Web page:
People: Libyan tales of love for a president

THE Libyan leader, Muammar Gaddafi who claims to be a 'mature leader' now, is making conciliatory noises towards the United States. 'In contrast to Bush whom I didn't like very much, and to Reagan, whom I used to curse every day,' he said, 'I love Clinton, really, I am very fond of him, and I am full of respect and admiration for his position on the Vietnam war when he was young.'

Colonel Gaddafi is turning his hand to fiction: 'Next month I will publish my first anthology of short stories,' he told the Saudi Arabian weekly Almajalla. The volume has a long and rather eccentric title, The Village . . . The Village, The Land is The Land and the Astronaut Commits Suicide. Which astronaut? 'Leave it to the interpretation of the reader,' said the colonel. We don't even know if the cover will be green.

THE AMERICAN GULF war hero Buster Glosson, who planned the devastating Allied air campaign against Iraq, has been reprimanded for trying to influence a military promotion board.

Lieutenant-General Glosson received a 'formal letter of admonishment' for having improperly leaned on three officers to stop a one-star general from being promoted to two-star rank. The letter will sit in Lt-Gen Glosson's file and is likely to kill his own promotion prospects.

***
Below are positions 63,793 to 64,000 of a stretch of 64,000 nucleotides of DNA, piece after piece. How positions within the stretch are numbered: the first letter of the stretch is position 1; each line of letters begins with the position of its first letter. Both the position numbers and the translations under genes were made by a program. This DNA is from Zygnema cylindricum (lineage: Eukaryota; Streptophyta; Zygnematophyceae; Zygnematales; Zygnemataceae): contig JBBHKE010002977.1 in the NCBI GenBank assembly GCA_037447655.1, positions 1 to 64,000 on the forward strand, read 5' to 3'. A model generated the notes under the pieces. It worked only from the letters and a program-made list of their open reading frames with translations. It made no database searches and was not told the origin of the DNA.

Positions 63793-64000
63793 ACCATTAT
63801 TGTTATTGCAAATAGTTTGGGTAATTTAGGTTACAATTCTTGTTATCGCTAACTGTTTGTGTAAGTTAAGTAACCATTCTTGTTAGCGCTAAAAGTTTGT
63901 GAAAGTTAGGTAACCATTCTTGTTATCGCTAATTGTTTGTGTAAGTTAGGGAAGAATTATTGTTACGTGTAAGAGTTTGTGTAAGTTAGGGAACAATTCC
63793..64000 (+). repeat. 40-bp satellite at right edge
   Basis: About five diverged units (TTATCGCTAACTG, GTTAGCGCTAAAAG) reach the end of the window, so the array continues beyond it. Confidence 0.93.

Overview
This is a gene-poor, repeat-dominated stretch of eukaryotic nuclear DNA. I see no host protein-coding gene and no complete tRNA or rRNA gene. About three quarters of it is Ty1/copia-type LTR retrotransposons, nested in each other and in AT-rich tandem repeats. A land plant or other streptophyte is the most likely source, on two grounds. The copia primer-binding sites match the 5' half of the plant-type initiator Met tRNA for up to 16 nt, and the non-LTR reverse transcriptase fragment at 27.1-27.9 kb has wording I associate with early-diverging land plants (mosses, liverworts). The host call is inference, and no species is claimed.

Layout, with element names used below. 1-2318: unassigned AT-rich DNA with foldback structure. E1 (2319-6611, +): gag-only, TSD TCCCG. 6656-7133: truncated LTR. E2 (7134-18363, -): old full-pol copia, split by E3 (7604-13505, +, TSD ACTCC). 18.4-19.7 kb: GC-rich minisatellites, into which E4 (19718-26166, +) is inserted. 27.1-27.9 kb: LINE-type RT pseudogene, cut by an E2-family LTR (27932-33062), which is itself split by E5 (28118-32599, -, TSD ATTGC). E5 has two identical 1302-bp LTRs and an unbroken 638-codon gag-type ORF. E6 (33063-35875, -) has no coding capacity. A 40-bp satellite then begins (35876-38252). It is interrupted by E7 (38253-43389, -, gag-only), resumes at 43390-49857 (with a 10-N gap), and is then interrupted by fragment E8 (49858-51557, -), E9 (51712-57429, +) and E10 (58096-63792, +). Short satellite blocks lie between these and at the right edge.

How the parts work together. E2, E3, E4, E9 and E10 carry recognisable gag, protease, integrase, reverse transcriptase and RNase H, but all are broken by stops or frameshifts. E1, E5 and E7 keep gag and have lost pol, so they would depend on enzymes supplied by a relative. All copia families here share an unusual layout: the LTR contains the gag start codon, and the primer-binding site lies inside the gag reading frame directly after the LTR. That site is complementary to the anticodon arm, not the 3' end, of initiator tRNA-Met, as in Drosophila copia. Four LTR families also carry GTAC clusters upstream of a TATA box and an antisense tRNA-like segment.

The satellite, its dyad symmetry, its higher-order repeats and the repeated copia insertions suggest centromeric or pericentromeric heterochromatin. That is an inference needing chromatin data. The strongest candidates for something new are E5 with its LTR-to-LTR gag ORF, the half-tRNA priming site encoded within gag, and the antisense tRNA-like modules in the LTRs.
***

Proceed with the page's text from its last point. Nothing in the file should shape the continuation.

THE ACTRESS Whoopi Goldberg has also shown clumsiness on the promotion front - this time with her Jewish-American Princess Fried Chicken recipe. Ms Goldberg, who is black and Jewish, was last involved in a row when she defended her then boyfriend, Ted Danson, who appeared in blackface at a party. Now she's offended Jewish groups with her spoof recipe.

It instructs: 'Send the chauffeur to your favourite butcher shop for the chicken. Watch your nails,' and 'have cook place chicken in dish in oven. Have cook prepare rest of meal while you finish your make- up.' The Anti-Defamation League complained that it showed insensitivity and raised ugly anti-Semitic stereotypes.

BACK IN THE ISLAMIC world, women are stirring behind the chador. Iran's first lady, Effat Marashi, has called for a stronger role for her sisters. Women had been treated as commodities under the regime of the Shah, she said, but have now found their 'true status to some extent'.

But her remarks do not herald a breakthrough for feminism. She told the Tehran Times: 'More time is needed for them to have higher achievements and occupy ministerial posts.' Mrs Marashi said President Ali Akbar Hashemi Rafsanjani was a 'relatively good-tempered husband' who avoided family responsibilities to devote himself fully to the revolution. 'I . . . tried not to burden him with the family's affairs,' she said. 'The entire responsibility of the children and the house rests upon my shoulders,' she added, leaving him free to fight 'for the cause of Allah'.

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